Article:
Whether you talk of Hoffenheim, Borussia Monchengladbach, VFB Stuttgart, Eintracht Frankfurt or any other Bundesliga club, every single one of them has a host of exciting young players in their ranks. And making a name for oneself in such an environment is never at all easy for a youngster, who has to push himself continuously to perform better than the others. And if there’s someone who’s succeeding in doing just that, then it Eintracht Frankfurt’s Marc Stendera.
The young German currently ages 19 and is one of Bundesliga’s most prized and blessed assets right now. And we run the rule over this Eintracht Frankfurt starlet, who is slowly climbing the heights under Armin Veh. Stendera’s footballing journey began when he was 13 years of age, he joined his current club from a minor sports club- OSC Velimar. Rising through the ranks at the Frankfurt-based football club, Stendera broke through the youth system in the year 2012 and was handed a debut against Bayern Munich in the 2012-13 season.
Stendera made 6 appearances that season, but next season his outings were rather limited. He could only muster 4 appearances as a cruciate ligament rupture derailed his rise in the 2013-14 season as Frankfurt participated in the Europa League and ended up finishing 13th that season. It was the 2014-15 that allowed Stendera to get back on track and become a first-team regular, which he did become and made 26 appearances for the CommerzBank Arena based side.
As far as this season is concerned, Stendera has among Ven’s most effective players. He has appeared 9 times and has scored twice, and has been defensively sound too- making 2.8 tackles and 1.8 interceptions per game. He’s 173 centimetres tall, but he’s got a slightly bulky and a healthy body frame and isn’t too wiry or lean. He weighs 73 kilograms and has the perfect physique for being a complete central midfield player.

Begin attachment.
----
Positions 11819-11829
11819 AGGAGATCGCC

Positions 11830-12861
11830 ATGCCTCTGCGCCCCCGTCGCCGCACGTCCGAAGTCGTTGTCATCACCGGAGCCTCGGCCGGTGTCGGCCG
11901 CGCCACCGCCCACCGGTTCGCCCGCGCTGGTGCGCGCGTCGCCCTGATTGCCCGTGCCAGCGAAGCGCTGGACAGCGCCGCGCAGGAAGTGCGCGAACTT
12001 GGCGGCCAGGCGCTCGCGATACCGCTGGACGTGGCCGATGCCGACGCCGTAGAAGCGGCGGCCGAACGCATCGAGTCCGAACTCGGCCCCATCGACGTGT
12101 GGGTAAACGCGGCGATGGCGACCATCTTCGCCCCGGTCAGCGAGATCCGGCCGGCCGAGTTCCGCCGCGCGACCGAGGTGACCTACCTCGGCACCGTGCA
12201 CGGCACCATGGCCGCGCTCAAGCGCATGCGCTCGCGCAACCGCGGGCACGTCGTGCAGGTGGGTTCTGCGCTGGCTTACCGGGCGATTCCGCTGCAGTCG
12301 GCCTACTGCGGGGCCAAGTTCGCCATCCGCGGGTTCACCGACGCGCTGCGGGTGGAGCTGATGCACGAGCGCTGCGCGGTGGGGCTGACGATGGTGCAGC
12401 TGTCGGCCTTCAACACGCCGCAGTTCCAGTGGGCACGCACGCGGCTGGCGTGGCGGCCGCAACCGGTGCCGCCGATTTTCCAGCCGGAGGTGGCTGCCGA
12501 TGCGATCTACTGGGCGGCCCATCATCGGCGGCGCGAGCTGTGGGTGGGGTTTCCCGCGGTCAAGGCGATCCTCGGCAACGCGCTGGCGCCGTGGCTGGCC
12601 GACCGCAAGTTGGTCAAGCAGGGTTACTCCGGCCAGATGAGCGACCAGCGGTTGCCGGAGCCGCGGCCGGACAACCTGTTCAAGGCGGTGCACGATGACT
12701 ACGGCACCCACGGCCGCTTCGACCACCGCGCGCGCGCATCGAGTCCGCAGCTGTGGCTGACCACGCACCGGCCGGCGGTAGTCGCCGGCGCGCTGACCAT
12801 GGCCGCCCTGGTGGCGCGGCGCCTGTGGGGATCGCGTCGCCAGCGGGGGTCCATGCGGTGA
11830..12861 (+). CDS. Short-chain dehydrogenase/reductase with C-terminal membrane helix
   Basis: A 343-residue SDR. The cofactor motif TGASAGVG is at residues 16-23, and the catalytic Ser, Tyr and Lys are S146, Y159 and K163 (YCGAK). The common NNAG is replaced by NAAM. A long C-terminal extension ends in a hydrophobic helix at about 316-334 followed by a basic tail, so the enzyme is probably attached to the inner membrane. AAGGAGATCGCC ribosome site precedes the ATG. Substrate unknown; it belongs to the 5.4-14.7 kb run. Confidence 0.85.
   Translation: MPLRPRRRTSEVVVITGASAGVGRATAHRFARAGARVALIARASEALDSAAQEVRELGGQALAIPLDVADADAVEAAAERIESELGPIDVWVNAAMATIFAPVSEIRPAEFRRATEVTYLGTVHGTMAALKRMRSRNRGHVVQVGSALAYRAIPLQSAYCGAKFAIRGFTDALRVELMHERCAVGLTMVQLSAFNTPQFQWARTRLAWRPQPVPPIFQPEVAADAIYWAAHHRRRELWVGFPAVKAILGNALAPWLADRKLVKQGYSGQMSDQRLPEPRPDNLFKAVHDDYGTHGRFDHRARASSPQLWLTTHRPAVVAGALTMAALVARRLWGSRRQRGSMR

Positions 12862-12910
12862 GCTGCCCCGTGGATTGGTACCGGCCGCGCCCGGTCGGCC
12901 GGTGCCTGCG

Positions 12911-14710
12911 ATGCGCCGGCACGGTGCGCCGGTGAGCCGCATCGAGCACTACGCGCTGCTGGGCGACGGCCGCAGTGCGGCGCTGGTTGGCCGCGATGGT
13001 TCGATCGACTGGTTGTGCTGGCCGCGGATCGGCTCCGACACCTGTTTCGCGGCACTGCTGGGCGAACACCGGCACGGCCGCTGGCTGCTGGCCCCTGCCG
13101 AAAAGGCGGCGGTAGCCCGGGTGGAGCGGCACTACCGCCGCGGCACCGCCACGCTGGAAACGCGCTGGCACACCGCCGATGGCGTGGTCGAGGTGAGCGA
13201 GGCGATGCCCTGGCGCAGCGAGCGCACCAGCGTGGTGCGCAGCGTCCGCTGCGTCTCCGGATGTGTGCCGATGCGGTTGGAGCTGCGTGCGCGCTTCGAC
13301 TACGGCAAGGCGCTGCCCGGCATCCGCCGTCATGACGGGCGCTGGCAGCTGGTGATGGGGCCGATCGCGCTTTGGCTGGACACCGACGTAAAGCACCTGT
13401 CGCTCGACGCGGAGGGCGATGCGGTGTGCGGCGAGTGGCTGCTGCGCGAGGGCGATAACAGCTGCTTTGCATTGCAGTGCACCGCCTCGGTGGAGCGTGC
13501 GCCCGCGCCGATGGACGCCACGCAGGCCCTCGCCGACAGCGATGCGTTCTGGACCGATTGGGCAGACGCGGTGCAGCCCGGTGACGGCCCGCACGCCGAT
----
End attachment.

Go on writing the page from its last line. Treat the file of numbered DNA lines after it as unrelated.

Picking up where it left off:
Stendera can be considered slightly more attack minded than defensive minded and often acts as a primary source of keeping Frankfurt ticking. Although, he likes to maraud up the pitch more often than tracking back, but he’s efficient in both aspects of the play.
He’s blessed with a quick pair of feet and a good aura of awareness, vision and craft. His awareness allows him to find teammates from a long way out, which is clarified by the stats that say that he’s attempted 2.4 long balls every game. And awareness allows him to dribble away from crowded areas, in areas where he’s surrounded by 2 or more defenders, but despite that, he dribbles the ball out of danger quite impressively.
Marc Stendera is a right-footed player, but he happens to be ambidextrous and shoots equally well with either of his foot, using the right one for passing the ball and rotating play.
Marc Stendera’s defensive work rate is an asset and a valuable contribution for any team. He’s always keen on dropping deep and cutting out his defensive duties by making tackles, winning the ball back and circulating it forward or running with it. His defensive statistics has been mentioned earlier and the 19-year-old seems to be a midfielder in the mould of Arturo Vidal, someone who’s a workhorse, although with some work to be done.
Stendera happens to Frankfurt’s first choice free kick taker, both long and short. And here’s when accuracy comes in- there’s a dearth in finding players from long free kicks and finding the back of the net from closer distances. The line between accuracy and inaccuracy is a bit too big and that needs to shorten up a bit.
Secondly, Stendera’s passing accuracy needs a bit of an improvement. It stands at 75.5 percent, which is in clear need of a bump if you’re a central midfield player, who lays more emphasis on attack.
As mentioned earlier, Stendera is a player who resembles someone like Arturo Vidal or a younger form of Bastian Schweinsteiger after he transformed himself into a central midfielder from a left winger. He’s just 19 and in the modern day world, there’s a demand for players who are adept in both attack and defense, as the counter-attacking style of football increases in prominence time after time.
He’s been a recognizable figure at the junior levels for Germany and has represented the nation at levels ranging from Under 13 to Under 19. At the age of 18, he helped Germany secure the Under 19 EURO title last year in Hungary.
The future certainly looks bright. Frankfurt are outsiders for Europa League qualification, but he’s someone who, along with the likes of former Twente man Luc Castaignos, Alex Meier and Swiss star Haris Seferovic, can guide them to it. Being the youngest of the lot, there’s a burden on him and there’s a possibility of doing so under someone like Armin Veh too. If he is to excel, this is the perfect season for him.